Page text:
TSMC to receive $6.6 bn Subsidy for Semiconductor Production Expansion in Arizona

The U.S. Commerce Department has announced its decision to offer subsidy of $6.6 billion to Taiwan Semiconductor Manufacturing Co’s (TSMC) in a move aimed at bolstering domestic semiconductor production.
TSMC for iPhonesThis subsidy is designated for the advancement of semiconductor manufacturing in Phoenix, Arizona, along with an additional provision of up to $5 billion in low-cost government loans.

The Commerce Department previously announced incentives for Intel, GlobalFoundries, Microchip Technology, and BAE Systems.

Under the preliminary award, TSMC has committed to expanding its planned investment by $25 billion, raising the total investment to $65 billion. This expansion includes the construction of a third fab in Arizona by 2030.

The Commerce Department emphasized that TSMC’s second Arizona fab is slated to start production in 2028 and will be capable of producing 2 nanometer technology, essential for artificial intelligence and critical components of various technologies.

Commerce Secretary Gina Raimondo lauded the significance of these advancements, stating, “These are the chips that underpin all artificial intelligence, and they are the chips that are necessary components for the technologies that we need to underpin our economy, but frankly, a 21st-century military and national security apparatus.”

TSMC, the world’s largest contract chipmaker and a key supplier to tech giants like Apple and Nvidia, had initially announced plans to invest $40 billion in Arizona. The company expects to commence high-volume production in its first U.S. fab by the first half of 2025.

The investment by TSMC represents the largest foreign direct investment in a completely new project in U.S. history, according to the Commerce Department. This move aligns with Congress’s 2022 approval of the Chips and Science Act, which allocated significant funds towards boosting domestic semiconductor output through research and manufacturing subsidies.

Moreover, TSMC Arizona has pledged to support the development of advanced packaging capabilities through partnerships within the U.S., ensuring that a substantial portion of its customers, approximately 70 percent, are U.S.-based companies.

TSMC CEO C.C. Wei has expressed the company’s commitment to facilitating innovation among U.S. tech firms by enhancing capacity for leading-edge technology through TSMC Arizona.

The projects are anticipated to create 6,000 direct manufacturing jobs and 20,000 construction jobs, with 14 direct TSMC suppliers planning to construct or expand plants in the U.S. At full capacity, TSMC’s Arizona fabs will manufacture tens of millions of leading-edge chips for applications such as 5G/6G smartphones, autonomous vehicles, and AI data center servers.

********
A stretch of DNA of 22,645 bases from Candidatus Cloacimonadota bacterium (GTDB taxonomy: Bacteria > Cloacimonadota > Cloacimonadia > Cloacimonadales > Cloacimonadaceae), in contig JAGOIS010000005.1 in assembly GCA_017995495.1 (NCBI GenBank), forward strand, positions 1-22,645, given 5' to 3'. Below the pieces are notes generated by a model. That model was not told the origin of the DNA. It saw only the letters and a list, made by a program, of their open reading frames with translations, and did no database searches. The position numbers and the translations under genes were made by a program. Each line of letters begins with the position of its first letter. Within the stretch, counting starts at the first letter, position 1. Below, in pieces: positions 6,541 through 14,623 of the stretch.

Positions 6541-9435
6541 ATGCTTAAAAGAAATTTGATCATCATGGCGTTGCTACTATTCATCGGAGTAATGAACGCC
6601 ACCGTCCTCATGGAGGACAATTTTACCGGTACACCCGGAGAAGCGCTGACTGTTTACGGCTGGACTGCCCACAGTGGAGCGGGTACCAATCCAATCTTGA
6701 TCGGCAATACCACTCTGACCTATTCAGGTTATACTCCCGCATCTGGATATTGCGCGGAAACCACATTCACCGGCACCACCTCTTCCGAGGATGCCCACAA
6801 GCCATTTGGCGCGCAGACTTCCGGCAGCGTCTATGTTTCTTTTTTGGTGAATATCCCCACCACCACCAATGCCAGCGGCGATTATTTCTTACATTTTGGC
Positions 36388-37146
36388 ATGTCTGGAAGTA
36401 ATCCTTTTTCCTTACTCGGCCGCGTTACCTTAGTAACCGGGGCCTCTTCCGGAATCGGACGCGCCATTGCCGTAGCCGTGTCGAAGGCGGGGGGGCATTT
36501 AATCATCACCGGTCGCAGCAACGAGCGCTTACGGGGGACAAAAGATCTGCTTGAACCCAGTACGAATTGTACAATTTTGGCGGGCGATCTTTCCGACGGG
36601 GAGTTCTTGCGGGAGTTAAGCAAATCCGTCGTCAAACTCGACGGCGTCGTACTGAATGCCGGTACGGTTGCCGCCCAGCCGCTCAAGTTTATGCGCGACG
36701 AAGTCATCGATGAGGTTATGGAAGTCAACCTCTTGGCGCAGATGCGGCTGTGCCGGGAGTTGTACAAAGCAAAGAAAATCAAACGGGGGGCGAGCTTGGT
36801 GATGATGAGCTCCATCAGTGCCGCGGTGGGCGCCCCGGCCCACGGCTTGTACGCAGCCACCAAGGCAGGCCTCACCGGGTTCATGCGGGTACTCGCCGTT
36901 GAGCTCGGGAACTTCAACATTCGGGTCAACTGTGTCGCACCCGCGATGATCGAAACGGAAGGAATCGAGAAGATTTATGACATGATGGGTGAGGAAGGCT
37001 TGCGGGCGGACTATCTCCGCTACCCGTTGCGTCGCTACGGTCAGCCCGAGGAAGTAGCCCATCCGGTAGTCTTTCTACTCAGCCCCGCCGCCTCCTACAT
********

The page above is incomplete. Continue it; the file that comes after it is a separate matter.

Semiconductor Industry Association (SIA) in a statement said: TSMC’s announcement underscores a significant win for America’s economy and supply chain resilience. The investments made possible by the CHIPS Act are expected to generate substantial job creation and economic growth in Arizona while strengthening the country’s semiconductor manufacturing ecosystem.”

The CHIPS Act’s manufacturing incentives prompted several companies to announce dozens of new projects across 25 U.S. states — totaling hundreds of billions of dollars in private investments. These announced projects will create more than 45,000 jobs in the semiconductor ecosystem, SIA said.

The CHIPS Act funding announcement by the government to TSMC, like it did earlier for Intel or GlobalFoundries, basically confirms the serious intent of the US government to support companies that are expanding fab footprint in the US, Gaurav Gupta, VP Analyst at Gartner said.

The primary idea behind the CHIPS Act (through grants/subsidies/loans/tax breaks and any other form of support) was to drive domestic chip manufacturing in the US to develop a more resilient supply chain for semiconductors.

“Companies had been holding off announcing next phases of their projects in the US and as it became clearer that the awards would be announced based on company’s capital spending plans and future projects, we have seen a flurry of big announcements from companies – that was sort of expected and not really a surprise,” Gaurav Gupta said.

Another major point of discussion within the industry was if the government will only support domestic companies only or even multinationals. But that has been cleared with the TSMC announcement. The goal is to motivate companies to set fabs in the US and increase its regional share of chip manufacturing- the government isn’t differentiating between a domestic or a multinational company.

The US could potentially become the next big hub for TSMC fabs. TSMC, which is the largest foundry in the world by a big margin, has the largest customer base in the US where it serves the entire fabless ecosystem and several system/product companies. For several of its clients that need US-manufactured chips and were looking for diversification in the geographical source of chips, this paves a way to work even more closely with TSMC.

Baburajan Kizhakedath


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